Mr. ADAMS: Some actually declassified government documents. Peter Sellers is fond of saying `This is the first time that a composer has set a declassified government document.'

SIEGEL: (Laughs) And you had to write to that. Or how does that work? Did you have the mu--I hate to ask you the perennial question but, you know did you...

Mr. ADAMS: Music or words?

SIEGEL: Yes, yes, exactly.

Mr. ADAMS Yeah.

SIEGEL: What do you do when you think, `Well, there's going to be a declassified memorandum about what happened in Los Alamos now'?

Mr. ADAMS: That's right. Well, as the Italians say, it is always prima la parola; I need the words first. The words are what generate the musical images, and I would say that the wonderful thing about writing for the stage is that it stretches me as a composer. You know, I think the big challenge for me was, of course, the end. I knew I couldn't compete with George Lucas when it came to putting an explosion of that nature on the stage. In the end, I called Richard Rhodes and I asked him, `You know, would it have been possible to see this bomb from 200 miles away from Los Alamos where Kitty Oppenheimer was?' And I got the message back that they would have known that dawn was coming from the wrong direction. So in the end, at the very last moment, we suddenly retreat 200 miles and you experience the bomb from a great distance. But it's still very, very upsetting and profoundly disturbing in the theater.

SIEGEL: I want you to talk a little bit more what you said about competing with George Lucas. When Verdi staged "Aida," to say something was operatic would have been taking advantage of the most spectacular, big medium...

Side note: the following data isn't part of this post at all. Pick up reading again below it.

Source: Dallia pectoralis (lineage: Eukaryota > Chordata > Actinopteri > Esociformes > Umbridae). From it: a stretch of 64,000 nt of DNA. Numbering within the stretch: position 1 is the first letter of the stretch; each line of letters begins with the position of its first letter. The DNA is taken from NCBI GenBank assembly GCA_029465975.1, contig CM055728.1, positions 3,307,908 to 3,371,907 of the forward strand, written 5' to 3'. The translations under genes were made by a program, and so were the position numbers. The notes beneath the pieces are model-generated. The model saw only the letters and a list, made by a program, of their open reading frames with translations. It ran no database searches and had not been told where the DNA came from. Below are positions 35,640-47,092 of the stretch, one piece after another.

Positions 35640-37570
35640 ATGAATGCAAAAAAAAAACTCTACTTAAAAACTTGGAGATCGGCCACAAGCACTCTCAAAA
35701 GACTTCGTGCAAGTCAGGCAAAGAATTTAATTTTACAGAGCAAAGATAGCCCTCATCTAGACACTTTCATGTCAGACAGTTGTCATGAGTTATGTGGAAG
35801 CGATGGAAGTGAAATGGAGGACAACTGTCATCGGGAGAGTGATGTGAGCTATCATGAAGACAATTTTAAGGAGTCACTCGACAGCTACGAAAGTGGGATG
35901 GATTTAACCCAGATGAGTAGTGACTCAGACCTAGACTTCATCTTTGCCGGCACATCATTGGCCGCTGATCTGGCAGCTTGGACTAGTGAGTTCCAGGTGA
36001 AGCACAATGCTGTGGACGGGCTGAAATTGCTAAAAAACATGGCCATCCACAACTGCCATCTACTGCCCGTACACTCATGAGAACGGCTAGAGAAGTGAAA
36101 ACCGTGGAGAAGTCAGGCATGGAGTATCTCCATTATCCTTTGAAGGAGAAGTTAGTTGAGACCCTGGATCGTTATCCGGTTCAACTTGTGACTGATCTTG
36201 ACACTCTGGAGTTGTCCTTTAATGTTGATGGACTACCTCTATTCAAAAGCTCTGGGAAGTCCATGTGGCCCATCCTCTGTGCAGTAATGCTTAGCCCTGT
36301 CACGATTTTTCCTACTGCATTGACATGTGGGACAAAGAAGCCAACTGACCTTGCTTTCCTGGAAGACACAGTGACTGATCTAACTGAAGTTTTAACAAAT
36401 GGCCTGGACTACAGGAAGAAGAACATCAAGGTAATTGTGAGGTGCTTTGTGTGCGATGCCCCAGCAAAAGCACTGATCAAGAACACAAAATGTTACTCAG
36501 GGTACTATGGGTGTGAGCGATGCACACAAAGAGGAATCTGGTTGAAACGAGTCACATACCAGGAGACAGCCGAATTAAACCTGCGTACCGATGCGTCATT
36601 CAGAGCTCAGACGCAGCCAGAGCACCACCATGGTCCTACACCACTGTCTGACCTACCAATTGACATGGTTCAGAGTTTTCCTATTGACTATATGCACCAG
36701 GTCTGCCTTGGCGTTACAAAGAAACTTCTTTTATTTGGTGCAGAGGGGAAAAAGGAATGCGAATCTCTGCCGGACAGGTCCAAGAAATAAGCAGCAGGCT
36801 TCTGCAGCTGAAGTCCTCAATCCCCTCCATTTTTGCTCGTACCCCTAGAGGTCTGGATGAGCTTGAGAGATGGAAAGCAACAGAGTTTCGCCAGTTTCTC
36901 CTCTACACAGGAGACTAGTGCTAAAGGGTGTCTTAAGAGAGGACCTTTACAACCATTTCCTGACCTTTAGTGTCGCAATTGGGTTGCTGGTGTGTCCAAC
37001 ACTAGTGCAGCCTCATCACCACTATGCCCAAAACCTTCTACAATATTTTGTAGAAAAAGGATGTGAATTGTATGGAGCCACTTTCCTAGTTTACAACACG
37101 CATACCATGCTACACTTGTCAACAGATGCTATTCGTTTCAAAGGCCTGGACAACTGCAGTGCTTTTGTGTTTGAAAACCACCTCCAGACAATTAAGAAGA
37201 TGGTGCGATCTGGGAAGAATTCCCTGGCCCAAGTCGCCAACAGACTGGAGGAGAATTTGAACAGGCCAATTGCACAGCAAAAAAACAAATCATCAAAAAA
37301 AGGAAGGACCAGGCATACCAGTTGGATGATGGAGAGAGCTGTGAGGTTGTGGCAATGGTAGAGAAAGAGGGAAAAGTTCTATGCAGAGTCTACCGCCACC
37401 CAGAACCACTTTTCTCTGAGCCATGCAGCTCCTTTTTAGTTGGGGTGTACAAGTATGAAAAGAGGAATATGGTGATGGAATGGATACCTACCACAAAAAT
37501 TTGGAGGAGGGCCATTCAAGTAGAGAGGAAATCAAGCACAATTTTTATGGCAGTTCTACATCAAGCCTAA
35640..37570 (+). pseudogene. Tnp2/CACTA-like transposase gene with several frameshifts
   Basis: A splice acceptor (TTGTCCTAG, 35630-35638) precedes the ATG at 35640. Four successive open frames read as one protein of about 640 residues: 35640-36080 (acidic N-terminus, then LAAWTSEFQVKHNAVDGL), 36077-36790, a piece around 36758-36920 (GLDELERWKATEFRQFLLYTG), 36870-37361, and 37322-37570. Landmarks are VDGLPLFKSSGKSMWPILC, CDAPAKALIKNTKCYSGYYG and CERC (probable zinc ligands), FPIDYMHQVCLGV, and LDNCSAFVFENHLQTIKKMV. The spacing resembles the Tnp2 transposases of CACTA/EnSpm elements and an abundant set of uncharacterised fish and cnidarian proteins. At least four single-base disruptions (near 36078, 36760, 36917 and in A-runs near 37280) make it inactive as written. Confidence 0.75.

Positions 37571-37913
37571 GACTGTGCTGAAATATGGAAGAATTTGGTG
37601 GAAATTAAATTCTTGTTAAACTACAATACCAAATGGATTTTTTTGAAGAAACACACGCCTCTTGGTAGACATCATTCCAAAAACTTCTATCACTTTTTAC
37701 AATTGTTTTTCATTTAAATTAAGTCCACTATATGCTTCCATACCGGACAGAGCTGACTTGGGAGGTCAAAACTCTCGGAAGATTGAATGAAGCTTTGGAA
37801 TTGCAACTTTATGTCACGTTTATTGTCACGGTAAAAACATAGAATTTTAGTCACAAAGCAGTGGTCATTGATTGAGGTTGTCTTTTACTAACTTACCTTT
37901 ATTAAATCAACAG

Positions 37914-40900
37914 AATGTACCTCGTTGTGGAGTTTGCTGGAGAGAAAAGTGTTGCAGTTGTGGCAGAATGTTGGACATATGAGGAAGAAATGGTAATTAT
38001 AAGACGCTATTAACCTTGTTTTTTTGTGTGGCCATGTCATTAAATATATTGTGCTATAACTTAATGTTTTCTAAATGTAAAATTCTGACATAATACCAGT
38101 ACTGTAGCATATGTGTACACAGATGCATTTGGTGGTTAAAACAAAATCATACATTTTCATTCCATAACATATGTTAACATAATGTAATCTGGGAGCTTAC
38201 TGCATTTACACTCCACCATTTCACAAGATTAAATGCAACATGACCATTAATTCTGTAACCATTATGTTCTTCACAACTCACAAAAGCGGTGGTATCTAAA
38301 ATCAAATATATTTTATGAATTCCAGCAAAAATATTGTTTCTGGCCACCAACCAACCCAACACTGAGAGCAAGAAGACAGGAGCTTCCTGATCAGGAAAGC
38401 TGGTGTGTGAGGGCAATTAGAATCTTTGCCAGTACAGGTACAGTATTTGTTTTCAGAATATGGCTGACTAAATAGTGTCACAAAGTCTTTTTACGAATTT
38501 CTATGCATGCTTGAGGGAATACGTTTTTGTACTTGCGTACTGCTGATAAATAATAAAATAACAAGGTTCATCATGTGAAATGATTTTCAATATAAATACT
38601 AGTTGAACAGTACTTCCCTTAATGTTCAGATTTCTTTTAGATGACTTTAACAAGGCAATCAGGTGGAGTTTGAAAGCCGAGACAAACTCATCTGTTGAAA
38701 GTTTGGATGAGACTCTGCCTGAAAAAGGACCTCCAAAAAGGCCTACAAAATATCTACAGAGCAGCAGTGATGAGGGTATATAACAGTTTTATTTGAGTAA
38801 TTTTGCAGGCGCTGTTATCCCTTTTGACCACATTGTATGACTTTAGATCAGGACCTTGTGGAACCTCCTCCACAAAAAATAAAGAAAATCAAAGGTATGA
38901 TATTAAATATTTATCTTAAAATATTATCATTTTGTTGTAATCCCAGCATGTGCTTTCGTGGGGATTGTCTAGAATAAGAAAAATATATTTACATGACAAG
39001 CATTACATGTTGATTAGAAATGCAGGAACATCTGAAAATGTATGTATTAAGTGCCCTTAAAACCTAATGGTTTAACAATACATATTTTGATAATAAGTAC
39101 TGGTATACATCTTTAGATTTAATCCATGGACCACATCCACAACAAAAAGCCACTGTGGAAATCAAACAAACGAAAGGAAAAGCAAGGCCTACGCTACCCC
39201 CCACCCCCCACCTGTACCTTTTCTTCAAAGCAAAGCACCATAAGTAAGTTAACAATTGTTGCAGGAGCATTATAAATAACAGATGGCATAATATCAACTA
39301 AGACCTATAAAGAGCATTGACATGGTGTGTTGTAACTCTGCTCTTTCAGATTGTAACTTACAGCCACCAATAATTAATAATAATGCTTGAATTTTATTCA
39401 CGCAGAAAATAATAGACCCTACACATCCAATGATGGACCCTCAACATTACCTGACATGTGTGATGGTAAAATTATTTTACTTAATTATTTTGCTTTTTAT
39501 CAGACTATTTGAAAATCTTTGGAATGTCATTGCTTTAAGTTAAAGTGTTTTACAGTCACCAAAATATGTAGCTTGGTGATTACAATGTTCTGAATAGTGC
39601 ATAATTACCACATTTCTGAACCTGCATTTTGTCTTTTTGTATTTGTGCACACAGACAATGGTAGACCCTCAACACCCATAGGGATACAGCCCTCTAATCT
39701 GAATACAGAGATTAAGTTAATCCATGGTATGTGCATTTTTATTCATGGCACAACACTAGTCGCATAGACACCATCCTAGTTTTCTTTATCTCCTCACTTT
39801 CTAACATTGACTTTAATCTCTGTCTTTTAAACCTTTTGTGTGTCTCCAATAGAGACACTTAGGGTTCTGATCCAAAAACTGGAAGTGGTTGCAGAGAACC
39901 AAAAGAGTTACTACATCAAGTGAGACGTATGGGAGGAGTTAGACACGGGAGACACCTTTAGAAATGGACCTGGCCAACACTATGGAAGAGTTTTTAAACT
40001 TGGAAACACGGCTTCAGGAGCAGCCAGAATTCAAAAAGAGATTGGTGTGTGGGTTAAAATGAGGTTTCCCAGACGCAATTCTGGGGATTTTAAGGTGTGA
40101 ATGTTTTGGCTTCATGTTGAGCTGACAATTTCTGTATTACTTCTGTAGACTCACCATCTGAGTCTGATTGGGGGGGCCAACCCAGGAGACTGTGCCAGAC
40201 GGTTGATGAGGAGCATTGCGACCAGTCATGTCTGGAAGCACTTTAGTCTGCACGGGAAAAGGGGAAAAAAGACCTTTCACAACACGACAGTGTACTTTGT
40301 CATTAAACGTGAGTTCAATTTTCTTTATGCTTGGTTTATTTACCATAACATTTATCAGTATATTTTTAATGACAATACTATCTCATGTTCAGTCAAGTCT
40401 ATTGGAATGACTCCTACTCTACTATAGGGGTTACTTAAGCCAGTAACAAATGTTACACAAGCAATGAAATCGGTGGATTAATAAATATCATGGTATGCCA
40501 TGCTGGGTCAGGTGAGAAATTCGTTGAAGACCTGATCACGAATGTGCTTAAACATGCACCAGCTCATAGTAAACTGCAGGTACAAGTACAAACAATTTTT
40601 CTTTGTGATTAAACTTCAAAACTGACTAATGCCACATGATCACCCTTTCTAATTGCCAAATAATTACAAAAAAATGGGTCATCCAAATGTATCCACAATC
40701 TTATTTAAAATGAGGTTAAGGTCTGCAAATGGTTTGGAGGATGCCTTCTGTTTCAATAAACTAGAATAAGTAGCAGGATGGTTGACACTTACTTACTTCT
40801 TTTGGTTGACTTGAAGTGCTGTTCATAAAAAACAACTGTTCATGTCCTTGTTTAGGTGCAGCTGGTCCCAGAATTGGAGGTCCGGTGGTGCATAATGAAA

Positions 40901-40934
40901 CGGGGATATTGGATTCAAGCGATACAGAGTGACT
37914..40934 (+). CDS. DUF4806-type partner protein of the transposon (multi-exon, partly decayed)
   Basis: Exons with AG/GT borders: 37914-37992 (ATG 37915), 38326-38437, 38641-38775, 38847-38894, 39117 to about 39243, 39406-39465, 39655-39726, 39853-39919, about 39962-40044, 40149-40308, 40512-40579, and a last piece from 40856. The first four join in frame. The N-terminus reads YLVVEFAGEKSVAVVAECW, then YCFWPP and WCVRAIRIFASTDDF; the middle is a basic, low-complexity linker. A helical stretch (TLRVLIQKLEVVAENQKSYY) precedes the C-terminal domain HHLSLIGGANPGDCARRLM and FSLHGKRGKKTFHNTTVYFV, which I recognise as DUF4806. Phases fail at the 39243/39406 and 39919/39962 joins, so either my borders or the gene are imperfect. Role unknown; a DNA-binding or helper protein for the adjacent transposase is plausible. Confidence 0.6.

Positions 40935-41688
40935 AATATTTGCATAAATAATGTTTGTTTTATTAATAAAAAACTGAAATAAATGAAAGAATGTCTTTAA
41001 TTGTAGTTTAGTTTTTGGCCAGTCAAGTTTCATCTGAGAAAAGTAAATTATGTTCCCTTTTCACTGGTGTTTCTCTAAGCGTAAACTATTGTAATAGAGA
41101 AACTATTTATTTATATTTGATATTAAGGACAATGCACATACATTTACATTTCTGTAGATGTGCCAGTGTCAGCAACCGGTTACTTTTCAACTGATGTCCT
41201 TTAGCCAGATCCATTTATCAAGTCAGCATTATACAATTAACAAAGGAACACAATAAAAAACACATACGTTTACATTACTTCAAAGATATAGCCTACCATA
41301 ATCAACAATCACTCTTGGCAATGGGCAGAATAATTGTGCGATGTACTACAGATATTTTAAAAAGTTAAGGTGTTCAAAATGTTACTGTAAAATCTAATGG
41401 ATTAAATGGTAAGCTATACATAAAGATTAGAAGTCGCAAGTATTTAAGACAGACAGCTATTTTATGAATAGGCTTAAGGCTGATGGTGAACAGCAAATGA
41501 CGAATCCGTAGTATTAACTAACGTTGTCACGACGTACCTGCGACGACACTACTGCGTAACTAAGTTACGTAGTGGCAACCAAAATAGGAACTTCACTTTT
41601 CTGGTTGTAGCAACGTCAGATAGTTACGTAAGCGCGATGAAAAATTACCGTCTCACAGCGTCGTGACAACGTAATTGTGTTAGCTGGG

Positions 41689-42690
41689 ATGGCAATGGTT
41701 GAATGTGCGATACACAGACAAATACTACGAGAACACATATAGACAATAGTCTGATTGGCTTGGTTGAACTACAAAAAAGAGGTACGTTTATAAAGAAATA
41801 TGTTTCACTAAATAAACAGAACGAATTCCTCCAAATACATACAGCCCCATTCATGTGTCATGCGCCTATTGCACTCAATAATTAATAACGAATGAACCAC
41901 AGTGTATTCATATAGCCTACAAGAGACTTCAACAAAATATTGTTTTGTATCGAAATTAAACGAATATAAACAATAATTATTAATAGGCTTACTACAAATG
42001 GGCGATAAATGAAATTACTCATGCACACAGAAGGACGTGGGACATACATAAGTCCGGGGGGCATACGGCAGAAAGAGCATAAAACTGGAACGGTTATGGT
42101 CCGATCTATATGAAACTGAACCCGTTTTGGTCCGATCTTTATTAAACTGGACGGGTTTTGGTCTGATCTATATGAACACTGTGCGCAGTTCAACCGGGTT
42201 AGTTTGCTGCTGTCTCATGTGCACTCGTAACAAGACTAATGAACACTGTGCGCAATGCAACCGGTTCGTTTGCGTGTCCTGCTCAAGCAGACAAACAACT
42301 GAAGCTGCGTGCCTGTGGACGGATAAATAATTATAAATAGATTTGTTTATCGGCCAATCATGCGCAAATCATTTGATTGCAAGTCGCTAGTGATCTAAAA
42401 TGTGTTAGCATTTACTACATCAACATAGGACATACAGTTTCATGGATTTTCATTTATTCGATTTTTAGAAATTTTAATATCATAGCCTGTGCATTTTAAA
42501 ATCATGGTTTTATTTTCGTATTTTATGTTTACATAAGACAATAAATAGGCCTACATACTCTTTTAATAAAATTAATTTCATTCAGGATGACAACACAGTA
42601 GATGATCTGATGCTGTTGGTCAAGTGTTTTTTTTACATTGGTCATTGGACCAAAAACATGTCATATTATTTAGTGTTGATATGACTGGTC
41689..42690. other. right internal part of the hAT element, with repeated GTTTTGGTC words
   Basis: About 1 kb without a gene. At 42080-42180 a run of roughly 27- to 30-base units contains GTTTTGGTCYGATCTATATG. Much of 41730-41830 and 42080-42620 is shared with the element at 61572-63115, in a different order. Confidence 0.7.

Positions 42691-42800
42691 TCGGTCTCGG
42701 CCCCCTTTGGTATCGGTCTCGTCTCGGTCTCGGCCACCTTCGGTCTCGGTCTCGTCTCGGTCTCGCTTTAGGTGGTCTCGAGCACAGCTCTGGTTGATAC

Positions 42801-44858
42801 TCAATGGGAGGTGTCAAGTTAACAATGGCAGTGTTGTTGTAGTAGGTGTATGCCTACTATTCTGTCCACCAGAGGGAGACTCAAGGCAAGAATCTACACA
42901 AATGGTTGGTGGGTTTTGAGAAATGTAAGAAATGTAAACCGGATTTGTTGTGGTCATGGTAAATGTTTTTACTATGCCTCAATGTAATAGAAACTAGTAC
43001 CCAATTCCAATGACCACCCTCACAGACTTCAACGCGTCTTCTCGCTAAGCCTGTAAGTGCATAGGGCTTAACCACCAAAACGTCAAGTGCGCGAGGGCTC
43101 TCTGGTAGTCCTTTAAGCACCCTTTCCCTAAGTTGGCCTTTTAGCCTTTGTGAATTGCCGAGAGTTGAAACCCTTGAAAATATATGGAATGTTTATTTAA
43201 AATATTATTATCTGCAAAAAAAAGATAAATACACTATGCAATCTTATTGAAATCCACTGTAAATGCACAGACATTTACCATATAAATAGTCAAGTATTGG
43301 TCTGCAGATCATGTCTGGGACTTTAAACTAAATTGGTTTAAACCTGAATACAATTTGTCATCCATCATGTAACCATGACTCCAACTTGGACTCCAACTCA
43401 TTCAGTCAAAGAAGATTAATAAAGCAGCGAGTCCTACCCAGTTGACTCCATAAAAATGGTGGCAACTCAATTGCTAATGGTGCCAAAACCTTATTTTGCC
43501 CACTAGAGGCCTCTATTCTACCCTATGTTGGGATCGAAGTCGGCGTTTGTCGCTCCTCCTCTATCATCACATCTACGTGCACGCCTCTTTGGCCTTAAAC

Mr. ADAMS: Sure.

SIEGEL: ...full of live elephants that you could possibly have. Today, opera is not the big spectacular extravanganza medium.

Mr. ADAMS: Well, I think opera is in danger of marginalizing itself as a really important and decisive element on the cultural radar screen. And I think if opera is actually going to be a part of our lives and if operas are going to express what it means to be alive right now as an American in 2005 with the kind of, you know, anxieties and consciousness that we carry around with us, I think it has to deal with contemporary topics. I think that the atomic bomb, in particular, is an intensely important theme because the moment that bomb went off we switched. The human species changed from being a part of all the other species who are sort of living on this planet to the medium or the instrument through which the Earth potentially could be destroyed.

SIEGEL: I guess the greatest understatement in the libretto is the last line, end of the opera, and end of much else as well.

Mr. ADAMS: Yes.

SIEGEL: John Adams, thank you very much for talking with us.

Mr. ADAMS: Thank you. It's been a pleasure.

SIEGEL: John Adams spoke to us from Berkeley, California, where he lives. His opera is "Doctor Atomic."

(Soundbite of "Doctor Atomic")

SIEGEL: You're listening to ALL THINGS CONSIDERED from NPR News. Transcript provided by NPR, Copyright NPR.

Prior to his retirement, Robert Siegel was the senior host of NPR's award-winning evening newsmagazine All Things Considered. With 40 years of experience working in radio news, Siegel hosted the country's most-listened-to, afternoon-drive-time news radio program and reported on stories and happenings all over the globe, and reported from a variety of locations across Europe, the Middle East, North Africa, and Asia. He signed off in his final broadcast of All Things Considered on January 5, 2018.